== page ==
THE MAKING OF “TEARS OF GAZA”The dangerous journey past Gaza border and the filmmakers who wouldn’t take ‘No’ for an answer.

It started with a little boy: One night in 2008, while watching the news on television, Vibeke Løkkeberg saw a story about a boy crying after his father was killed during an Israeli bombing in Gaza. Although the international press was not allowed into Gaza, she had been able to follow the bombings on TV. Løkkeberg was shocked that the world media did not work to do a better job to cover the attacks on civilians in a densely populated region with no place for them to escape. It reminded her of the U.S. invasion of Iraq which was reported from a distance. The public was not allowed to see any war footage: the damage, violence, and victims of the attacks.

Løkkeberg decided then that she needed to break through the wall of silence by getting to know the people of Gaza and meet the victims of war. Løkkeberg felt that the population was being unfairly stigmatized as terrorists, yet these were ordinary men, women and children like her own family.

She went straight to the phone and called the director of Freedom of Expression Organization, Bente Roalsvi, who had just seen the same little boy on TV. They agreed to do something. Vibeke Løkkeberg wrote the script for her film, and one week after the attack on Gaza, The Freedom of Expression Organization funded a trip to Isreal for her and producer, Terje Kristiansen, to start the film.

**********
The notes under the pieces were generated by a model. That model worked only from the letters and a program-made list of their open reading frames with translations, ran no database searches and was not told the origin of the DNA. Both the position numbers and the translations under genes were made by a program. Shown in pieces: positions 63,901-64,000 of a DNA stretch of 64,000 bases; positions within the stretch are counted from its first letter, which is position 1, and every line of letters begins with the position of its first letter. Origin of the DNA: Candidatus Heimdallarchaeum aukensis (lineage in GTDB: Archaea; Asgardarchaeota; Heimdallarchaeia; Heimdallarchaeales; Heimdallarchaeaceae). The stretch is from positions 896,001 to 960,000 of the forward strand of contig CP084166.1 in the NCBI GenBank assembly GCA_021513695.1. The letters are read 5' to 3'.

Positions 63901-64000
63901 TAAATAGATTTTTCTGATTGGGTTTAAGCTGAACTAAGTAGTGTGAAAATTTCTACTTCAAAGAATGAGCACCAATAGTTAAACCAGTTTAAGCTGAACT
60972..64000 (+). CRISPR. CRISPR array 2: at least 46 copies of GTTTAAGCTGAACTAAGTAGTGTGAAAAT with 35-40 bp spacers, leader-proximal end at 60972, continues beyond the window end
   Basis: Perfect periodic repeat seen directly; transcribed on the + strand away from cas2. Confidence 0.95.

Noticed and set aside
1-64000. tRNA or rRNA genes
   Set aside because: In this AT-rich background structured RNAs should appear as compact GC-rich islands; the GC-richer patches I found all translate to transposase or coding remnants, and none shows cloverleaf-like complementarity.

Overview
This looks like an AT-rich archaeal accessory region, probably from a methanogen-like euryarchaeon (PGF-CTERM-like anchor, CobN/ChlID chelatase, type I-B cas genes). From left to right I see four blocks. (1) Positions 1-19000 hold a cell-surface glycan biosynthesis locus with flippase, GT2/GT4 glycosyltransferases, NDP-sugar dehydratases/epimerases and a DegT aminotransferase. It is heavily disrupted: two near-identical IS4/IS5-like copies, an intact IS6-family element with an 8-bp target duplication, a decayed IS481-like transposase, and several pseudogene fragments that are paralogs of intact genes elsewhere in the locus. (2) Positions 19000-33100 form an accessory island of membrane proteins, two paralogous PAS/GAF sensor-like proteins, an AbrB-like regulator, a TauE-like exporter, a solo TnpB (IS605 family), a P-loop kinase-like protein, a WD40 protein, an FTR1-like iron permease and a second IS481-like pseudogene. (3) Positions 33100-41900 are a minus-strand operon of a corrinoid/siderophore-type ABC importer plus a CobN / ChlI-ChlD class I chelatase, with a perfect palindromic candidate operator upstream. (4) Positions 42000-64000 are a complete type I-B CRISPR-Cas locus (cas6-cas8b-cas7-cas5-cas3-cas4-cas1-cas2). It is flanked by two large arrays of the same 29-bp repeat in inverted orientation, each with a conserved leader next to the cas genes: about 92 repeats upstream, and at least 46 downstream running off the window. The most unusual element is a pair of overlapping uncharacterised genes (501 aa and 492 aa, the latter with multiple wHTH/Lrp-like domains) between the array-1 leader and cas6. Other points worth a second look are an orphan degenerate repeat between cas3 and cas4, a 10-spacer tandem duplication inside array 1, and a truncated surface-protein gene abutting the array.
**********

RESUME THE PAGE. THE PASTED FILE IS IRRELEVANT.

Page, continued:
The impassable border: The Israeli government did not allow them to enter Gaza. Instead they traveled to the West Bank with a Palestinian guide, and then to Egypt where they took a 6–hour taxi ride through the Sinai Desert till they arrived at Rafha on the Gaza border. As they arrived, a bomb fell very close to their taxi. Initially they thought that their car was hit. Instead, a tunnel leading into Gaza had been targeted and destroyed.

Egypt did not allow them to enter Gaza, so Løkkeberg and Kristiansen needed to find another way to tell their story. She talked to a Norwegian TV journalist stationed with the international reporters in front of Israel border to Gaza. They were covering the “Cast Lead” bombardment (the 2008 Gaza War). None of the international reporters from the world were granted permission to enter the Gaza’s strip during the attack. The journalist gave them his contacts inside Gaza including a production company that works for Reuter and many western TV stations. They were hired to work on the film.